KENNESAW, GA — Michael Van Dyke, an associate professor of biochemistry at Kennesaw State University, received a National Science Foundation grant renewal worth over $300,000 for three years, including funding to engage undergraduate researchers in the process.
His research focuses on advancing the understanding of genetic functions and specific proteins known as transcription factors. The factors can encourage or suppress specific genes throughout the life of cells and organisms.
This capability to turn specific gene expressions on or off can lead to new medical treatments or agricultural techniques.
“Identifying these proteins will provide crucial insights into the biological roles of these proteins and the pathways they regulate,” said Van Dyke. “However, much of the scientific community is more interested in our methods for studying protein-DNA interactions because these studies have applications beyond the lab, particularly genetic engineering, agriculture and medicine.”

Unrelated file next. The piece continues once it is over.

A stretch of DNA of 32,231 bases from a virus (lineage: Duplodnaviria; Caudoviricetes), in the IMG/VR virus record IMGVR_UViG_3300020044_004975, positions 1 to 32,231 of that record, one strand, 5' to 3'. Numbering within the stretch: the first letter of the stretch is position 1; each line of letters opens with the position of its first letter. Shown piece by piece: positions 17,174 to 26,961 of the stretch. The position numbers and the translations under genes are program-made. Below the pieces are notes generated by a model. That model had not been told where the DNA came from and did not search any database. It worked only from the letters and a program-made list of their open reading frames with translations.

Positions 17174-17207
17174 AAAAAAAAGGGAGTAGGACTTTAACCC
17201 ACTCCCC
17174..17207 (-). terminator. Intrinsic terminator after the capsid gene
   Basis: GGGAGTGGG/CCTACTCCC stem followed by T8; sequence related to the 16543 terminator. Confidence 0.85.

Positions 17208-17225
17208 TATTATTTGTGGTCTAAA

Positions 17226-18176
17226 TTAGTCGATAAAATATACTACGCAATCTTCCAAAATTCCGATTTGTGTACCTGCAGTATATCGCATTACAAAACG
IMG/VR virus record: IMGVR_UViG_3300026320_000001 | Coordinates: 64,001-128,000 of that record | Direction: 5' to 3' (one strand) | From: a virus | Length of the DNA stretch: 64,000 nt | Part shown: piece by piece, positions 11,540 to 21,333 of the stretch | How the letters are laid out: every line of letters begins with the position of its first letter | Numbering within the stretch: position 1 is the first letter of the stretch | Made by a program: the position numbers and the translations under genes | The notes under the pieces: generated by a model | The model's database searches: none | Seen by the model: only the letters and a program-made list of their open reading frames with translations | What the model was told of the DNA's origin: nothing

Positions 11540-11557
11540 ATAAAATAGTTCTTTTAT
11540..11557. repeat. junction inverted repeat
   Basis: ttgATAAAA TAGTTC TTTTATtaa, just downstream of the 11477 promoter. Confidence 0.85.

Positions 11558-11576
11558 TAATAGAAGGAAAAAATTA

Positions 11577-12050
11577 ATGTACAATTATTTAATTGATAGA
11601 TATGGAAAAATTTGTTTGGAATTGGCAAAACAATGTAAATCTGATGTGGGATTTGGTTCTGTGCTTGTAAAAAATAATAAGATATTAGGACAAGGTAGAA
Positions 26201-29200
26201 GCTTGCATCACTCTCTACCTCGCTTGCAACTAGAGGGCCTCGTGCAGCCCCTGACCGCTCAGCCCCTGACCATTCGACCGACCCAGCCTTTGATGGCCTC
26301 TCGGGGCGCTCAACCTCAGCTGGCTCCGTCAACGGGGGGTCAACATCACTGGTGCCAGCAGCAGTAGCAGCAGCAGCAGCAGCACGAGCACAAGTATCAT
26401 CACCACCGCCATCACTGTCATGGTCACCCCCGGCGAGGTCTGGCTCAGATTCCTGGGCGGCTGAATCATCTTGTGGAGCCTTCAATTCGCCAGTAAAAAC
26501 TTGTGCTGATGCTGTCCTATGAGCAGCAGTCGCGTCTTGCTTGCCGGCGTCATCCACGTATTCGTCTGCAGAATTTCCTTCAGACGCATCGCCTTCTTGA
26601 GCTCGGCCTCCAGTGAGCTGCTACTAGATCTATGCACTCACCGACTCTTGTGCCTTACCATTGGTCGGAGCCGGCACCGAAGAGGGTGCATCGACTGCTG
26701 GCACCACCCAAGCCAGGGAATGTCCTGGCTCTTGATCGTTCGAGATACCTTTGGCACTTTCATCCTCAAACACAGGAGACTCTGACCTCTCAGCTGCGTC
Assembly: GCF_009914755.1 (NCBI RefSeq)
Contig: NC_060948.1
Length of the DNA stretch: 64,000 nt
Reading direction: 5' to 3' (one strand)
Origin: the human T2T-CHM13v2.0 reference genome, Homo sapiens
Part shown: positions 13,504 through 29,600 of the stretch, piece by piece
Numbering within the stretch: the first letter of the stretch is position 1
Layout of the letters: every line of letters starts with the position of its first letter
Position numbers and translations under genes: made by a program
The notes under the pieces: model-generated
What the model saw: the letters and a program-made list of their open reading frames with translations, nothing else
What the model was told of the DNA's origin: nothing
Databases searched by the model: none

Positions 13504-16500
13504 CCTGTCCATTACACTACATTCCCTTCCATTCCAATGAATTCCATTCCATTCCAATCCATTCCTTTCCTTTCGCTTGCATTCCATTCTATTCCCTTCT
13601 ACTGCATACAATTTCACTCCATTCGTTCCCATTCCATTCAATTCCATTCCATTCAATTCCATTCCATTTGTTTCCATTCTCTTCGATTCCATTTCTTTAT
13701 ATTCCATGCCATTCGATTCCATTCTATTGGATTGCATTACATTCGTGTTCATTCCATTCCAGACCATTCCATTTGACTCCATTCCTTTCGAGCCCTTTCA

This research uses a certain type of bacteria found in extremely warm environments that houses the protein-DNA interactions that make the study possible.
Van Dyke touted the bacteria’s endurance and prevalence, indicating that undergraduate researchers of any scientific background can conduct experiments using pipettes and test tubes in the laboratory. They can observe thousands of genetic processes in a limited sample under a controlled environment.
“This is a great experience for undergraduates to engage in the research process and learn the techniques and skills involved in science, and I welcome the opportunity to show students that pathway,” Van Dyke said.
“It’s a tribute to the undergraduate researchers who have worked in this lab. These early research experiences have given my students a leg up in the competitive market on their careers in scientific research, higher education and industry.”
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